A typical corn monoculture.
A typical corn monoculture. | Source

What are the three most exploited crops in the United States?

See results

Agribusiness - The not so cheap food movement...

Agribusiness, directly responsible for the cheap food movement, is a huge contributor to the problems people face in America. Getting sucked into the grocery stores with colorful labels and convincing promises is all too easy when society has slyly banished the truly organic, locally grown products that are vital to our health and prosperity. By defeating agribusiness and returning to sustainable farming, the damage humans have inflicted on the earth and themselves could be reversed. Considering the alternatives to sustainable development is best said by Holmes Rolston III in Global Dialogue; “…underdevelopment, poverty, hunger, malnutrition, disease, illiteracy, high infant mortality, and low life expectancy” (2). Can the United States afford these outcomes? While these things have been seen to affect the lower income classes, agribusiness and its products directly affect the upper classes as well. People have been rewired to choose convenience over what is more beneficial long-term. So why isn’t Agribusiness falling into the light? A multilayered, pyramid of mass money holders that have monopolized the previously private owned farmland are in control of an obscene amount of money, as well as the people that expose and regiment the type of chaos they are creating. Colin Todhunter, a writer for Global Research, stated; “Now that the government and Western agribusiness have conspired to set the corporate controlled merry-go-round in motion, there may be little chance of getting off. Having had control stripped from them, farmers may well be forever beholden to US agribusiness which took their power” (1). How could a theory of communicable living combat this immense power struggle for cheap food? By bringing government in to overlook the processes of production and selling, these communities could, in theory, grow most or all of the food that is consumed by the people living there. This would not only improve the physical health of its inhabitants, but by obtaining a sense of accomplishment, the people would gain a sense of self.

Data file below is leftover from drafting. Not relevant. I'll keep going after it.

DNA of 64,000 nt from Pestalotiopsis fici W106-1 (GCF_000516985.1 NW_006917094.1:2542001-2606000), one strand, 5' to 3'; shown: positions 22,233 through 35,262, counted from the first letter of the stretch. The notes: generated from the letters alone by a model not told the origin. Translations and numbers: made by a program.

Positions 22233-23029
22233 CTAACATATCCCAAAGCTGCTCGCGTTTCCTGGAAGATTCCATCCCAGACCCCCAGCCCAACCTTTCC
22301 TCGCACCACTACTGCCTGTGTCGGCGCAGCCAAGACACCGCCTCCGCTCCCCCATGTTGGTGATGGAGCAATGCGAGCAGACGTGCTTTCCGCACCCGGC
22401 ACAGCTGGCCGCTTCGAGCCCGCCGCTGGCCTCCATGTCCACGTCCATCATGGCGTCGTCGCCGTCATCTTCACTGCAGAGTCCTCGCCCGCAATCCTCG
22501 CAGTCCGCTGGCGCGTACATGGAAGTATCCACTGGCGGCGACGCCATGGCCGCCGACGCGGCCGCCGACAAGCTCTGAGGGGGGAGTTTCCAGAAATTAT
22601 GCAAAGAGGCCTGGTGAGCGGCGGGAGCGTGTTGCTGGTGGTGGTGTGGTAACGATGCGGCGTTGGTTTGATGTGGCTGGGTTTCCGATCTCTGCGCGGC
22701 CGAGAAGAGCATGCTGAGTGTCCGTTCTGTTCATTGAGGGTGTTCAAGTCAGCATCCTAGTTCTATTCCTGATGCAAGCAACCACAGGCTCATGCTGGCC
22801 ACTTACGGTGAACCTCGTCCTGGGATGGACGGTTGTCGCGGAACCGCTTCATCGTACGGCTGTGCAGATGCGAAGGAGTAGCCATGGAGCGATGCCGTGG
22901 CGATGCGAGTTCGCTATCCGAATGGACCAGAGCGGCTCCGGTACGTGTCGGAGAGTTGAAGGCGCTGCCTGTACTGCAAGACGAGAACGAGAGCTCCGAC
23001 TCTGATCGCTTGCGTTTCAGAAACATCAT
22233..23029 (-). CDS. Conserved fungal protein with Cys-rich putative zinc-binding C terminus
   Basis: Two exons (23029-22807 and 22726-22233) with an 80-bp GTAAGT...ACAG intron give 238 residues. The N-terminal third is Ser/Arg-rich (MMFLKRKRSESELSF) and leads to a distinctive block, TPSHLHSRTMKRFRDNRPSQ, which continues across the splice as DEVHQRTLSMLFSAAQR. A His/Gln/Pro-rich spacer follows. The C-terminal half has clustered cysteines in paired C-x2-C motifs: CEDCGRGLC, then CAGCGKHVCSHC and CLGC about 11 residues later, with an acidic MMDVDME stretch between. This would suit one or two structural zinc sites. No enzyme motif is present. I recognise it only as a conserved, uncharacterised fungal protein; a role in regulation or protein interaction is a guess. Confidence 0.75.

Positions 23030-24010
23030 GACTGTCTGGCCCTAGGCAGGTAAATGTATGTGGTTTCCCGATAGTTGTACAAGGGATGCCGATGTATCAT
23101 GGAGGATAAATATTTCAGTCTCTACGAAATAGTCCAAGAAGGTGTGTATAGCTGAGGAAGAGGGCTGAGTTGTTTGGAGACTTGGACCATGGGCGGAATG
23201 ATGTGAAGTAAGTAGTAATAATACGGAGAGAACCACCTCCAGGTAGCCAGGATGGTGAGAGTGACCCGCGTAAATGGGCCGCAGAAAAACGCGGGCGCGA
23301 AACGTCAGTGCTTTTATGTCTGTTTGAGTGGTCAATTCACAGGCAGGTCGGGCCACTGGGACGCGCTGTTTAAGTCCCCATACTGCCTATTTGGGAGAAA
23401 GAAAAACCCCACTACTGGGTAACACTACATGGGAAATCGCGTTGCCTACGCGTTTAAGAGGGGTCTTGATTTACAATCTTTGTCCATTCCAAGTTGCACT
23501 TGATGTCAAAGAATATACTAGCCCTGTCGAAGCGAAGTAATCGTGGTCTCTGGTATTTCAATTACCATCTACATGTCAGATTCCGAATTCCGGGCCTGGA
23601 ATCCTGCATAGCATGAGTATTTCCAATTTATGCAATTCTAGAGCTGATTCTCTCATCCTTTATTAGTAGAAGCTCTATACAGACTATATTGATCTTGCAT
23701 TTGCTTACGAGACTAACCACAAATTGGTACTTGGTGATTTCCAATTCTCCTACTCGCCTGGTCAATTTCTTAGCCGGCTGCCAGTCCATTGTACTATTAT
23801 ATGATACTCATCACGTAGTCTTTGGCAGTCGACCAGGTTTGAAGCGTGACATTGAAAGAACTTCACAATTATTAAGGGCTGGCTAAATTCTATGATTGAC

A photo taken of protestors at an occupy wall street event.
A photo taken of protestors at an occupy wall street event. | Source

Effects of the 1% on the rest of us